Q. I'm up for a job on a TV show being produced by a TV station. Can you tell me what I can expect to be paid?
No, I can't. There are too many variables. The most basic one is, is it a WGA show? If so, there are minimums for story editors and for episodic scripts. All network shows are Guild, but I'm not sure about shows produced locally by a TV station. You can always call the Guild and ask if the station itself, or the show itself, is signatory. They're very good about that sort of thing, as you can imagine.
The WGC has minimums for TV scripts, but not for story editor salaries. Still there are norms. You're not going to get $500 a week, and you're not going to get $10,000 a week.
The person who can answer your question is an agent. If a show is actually interested in hiring you, it is not hard to get an agent to rep you, at least for this transaction. Who wouldn't want 10% of your future earnings on a TV show, in exchange for a few phone calls? Just shoot an email to a couple or three agents you like and say, "a show wants to hire me and I need an agent to negotiate for me." Someone will probably get back to you.
You do not
want to negotiate for yourself. You'll ask for too little or too much, you won't know what contractual points to insist on, and it makes your first contact with the production an adversarial one. I have had to negotiate for myself a few times, and it was always awkward. 10% is not a lot to pay to be able to say, "Oh, well, you know, I'd love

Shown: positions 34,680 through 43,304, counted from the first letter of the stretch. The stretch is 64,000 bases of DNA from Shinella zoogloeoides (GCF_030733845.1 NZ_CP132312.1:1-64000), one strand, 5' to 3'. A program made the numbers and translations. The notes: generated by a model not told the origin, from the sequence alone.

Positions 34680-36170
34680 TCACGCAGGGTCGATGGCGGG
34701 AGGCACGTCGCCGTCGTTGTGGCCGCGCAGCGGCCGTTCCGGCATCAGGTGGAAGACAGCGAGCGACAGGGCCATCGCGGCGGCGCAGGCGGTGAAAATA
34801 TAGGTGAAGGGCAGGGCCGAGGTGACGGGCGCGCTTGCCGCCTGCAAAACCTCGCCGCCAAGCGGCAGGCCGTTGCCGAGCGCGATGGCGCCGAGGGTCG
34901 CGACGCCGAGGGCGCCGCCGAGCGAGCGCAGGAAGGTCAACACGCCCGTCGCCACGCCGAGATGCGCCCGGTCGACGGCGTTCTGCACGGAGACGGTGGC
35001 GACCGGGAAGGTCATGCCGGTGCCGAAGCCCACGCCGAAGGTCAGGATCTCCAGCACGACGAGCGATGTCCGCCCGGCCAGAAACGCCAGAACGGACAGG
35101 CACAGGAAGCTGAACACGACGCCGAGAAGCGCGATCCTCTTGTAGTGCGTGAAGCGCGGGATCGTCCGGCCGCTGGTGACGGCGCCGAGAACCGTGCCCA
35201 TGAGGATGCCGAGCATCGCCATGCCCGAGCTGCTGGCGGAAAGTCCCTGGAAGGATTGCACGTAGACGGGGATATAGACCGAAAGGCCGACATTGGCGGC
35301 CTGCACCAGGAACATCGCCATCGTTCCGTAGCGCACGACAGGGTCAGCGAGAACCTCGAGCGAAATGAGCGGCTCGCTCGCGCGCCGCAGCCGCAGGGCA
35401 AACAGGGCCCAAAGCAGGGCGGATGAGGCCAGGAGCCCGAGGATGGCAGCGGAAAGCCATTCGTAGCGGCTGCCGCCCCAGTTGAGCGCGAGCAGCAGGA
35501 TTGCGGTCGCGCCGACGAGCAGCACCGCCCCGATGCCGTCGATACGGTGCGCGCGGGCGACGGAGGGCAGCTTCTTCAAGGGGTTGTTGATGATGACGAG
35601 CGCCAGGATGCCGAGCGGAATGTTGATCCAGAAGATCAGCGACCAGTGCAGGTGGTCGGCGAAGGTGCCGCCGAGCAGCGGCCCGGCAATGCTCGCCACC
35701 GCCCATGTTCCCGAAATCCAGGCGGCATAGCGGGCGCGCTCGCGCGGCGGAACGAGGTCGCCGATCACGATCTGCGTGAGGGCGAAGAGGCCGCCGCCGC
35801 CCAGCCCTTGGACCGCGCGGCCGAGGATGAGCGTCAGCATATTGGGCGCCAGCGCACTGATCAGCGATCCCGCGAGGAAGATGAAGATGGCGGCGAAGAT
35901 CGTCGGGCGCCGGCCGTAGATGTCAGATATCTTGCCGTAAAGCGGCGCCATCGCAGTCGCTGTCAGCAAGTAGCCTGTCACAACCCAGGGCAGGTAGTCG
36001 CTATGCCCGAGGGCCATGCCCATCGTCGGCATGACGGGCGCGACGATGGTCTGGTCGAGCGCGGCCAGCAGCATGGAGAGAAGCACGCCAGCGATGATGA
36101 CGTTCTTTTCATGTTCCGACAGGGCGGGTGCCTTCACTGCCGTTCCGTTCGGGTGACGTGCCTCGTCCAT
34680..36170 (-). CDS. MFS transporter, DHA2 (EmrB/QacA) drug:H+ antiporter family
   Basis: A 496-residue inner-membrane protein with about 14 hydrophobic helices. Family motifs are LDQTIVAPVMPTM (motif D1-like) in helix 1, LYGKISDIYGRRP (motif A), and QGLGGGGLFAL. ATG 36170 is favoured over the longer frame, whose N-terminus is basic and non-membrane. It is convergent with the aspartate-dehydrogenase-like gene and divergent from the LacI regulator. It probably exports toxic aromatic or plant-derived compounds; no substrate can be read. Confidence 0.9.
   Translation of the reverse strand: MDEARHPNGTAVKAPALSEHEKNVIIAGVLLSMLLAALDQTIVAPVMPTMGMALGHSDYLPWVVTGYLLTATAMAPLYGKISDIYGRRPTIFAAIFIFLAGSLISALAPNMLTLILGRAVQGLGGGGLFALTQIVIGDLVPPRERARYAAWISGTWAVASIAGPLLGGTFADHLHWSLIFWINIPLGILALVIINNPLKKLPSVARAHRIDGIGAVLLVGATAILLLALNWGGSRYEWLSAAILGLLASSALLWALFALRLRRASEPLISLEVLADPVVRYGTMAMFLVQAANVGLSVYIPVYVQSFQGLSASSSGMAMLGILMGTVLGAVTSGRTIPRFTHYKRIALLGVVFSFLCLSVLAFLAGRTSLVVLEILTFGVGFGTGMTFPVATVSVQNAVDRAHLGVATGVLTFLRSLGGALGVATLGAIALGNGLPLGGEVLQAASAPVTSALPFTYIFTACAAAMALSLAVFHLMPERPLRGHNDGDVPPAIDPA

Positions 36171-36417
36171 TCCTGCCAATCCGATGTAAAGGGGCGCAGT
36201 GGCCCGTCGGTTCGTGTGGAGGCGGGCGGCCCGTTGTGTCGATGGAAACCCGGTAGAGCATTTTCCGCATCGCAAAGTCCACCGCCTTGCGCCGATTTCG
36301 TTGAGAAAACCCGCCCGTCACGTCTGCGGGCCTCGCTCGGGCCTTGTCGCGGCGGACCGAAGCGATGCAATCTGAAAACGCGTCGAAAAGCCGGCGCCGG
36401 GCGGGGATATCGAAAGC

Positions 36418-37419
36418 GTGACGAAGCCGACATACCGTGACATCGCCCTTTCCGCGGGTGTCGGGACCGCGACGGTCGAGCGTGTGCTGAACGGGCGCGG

to work for you. I'd do it for free. But my agent won't let me."
If a producer seriously tries to avoid negotiating through your agent, they are probably trying to rip you off. (If they merely whine that your agent is a ball-buster, just laugh and say, "Yeah, isn't she great?")
In the States, there are agents that focus on TV and agents that focus on features; any larger agency will cover both. Canadian agents don't specialize to this degree. If you have a job offer, get an agent that works in the field of your job offer.